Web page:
|Title||Tailoring the charged particle fluxes across the target surface of Magnum-PSI|
|Publication Type||Journal Article|
|Year of Publication||2016|
|Authors||C. Costin, V. Anita, G. Popa, J. Scholten, G. De Temmerman|
|Journal||Plasma Sources Science and Technology|
Linear plasma generators are plasma devices designed to study fusion-relevant plasma-surface interactions. The first requirement for such devices is to operate with adjustable and well characterized plasma parameters. In the linear plasma device Magnum-PSI, the distribution of the charged particle flux across the target surface can be tailored by the target bias. The process is based on the radial inhomogeneity of the plasma column and it is evidenced by electrical measurements via a 2D multi-probe system installed as target. Typical results are reported for a hydrogen discharge operated at 125 A and confined by a magnetic field strength of 0.95 T in the middle of the coils. The probes were biased in the range of −80 to −25 V, while the floating potential of the target was about −35 V. The results were obtained in steady-state regime of Magnum-PSI, being time-averaged over any type of fluctuations. Depending on the relative value of the target bias voltage with respect to the local floating potential in the plasma column, the entire target surface can be exposed to ion or electron dominated flux, respectively, or it can be divided into two adjacent zones: one exposed to electron flux and the other to ion flux. As a consequence of this effect, a floating conductive surface that interacts with an inhomogeneous plasma is exposed to non-zero local currents despite its overall null current and it is subjected to internal current flows.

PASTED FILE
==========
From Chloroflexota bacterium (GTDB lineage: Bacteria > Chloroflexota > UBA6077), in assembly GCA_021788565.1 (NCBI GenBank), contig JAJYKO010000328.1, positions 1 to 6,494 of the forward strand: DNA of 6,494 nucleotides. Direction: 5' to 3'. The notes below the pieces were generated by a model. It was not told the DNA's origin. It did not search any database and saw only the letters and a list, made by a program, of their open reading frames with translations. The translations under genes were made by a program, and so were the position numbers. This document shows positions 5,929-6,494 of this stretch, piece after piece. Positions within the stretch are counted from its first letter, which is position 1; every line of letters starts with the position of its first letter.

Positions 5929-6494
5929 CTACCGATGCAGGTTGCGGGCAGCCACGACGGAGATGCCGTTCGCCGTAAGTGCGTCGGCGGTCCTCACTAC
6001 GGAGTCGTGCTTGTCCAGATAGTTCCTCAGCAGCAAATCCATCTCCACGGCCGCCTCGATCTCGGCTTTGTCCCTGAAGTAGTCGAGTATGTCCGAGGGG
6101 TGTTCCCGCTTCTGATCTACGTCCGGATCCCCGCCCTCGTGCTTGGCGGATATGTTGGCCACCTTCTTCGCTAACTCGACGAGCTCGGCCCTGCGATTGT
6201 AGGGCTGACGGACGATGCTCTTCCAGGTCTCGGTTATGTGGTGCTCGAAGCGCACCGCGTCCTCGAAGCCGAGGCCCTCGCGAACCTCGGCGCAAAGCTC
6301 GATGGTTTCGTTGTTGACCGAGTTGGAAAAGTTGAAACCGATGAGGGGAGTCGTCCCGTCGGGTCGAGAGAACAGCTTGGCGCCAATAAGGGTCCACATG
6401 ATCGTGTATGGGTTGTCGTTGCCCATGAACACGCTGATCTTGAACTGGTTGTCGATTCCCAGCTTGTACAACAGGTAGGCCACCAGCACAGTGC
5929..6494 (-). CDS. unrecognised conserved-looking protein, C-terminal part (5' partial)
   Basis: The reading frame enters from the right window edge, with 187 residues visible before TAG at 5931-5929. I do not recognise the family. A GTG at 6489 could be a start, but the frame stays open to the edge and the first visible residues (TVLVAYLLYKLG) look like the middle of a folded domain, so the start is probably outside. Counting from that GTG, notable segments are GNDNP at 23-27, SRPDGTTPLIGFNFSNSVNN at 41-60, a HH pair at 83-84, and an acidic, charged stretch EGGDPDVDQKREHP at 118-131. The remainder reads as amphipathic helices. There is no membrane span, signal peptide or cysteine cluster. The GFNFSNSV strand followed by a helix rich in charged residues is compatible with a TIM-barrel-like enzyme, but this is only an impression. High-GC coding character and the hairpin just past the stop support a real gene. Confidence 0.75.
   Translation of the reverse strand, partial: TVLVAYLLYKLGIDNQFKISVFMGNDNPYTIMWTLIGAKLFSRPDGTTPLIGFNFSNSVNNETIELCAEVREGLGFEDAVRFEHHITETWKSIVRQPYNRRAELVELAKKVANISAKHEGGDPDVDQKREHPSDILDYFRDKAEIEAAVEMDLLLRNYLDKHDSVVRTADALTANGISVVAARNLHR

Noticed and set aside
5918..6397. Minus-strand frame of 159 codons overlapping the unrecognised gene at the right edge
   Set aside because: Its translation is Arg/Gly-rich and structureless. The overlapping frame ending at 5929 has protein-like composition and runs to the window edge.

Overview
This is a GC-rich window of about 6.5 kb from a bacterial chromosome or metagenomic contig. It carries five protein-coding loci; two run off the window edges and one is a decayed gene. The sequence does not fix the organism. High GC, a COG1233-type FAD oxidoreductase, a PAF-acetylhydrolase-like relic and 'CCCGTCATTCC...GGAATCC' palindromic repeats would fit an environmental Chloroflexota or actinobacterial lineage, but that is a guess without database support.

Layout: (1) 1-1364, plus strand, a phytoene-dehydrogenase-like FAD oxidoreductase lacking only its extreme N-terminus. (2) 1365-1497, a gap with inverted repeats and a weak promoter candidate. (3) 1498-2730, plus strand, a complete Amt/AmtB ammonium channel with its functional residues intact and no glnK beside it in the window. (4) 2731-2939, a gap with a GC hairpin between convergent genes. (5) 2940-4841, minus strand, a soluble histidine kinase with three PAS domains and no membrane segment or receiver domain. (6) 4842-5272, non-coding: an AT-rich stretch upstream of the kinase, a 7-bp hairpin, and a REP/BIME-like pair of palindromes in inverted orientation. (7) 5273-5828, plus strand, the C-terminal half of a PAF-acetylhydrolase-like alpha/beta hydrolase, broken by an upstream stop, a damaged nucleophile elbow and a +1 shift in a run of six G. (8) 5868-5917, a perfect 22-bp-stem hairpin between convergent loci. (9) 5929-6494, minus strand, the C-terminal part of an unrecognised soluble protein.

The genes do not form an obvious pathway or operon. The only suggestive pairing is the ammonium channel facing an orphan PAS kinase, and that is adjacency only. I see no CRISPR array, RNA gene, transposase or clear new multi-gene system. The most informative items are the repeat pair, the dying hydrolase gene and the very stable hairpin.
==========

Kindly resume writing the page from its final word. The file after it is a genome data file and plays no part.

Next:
|Alternate Title||Plasma Sources Sci. Technol.|
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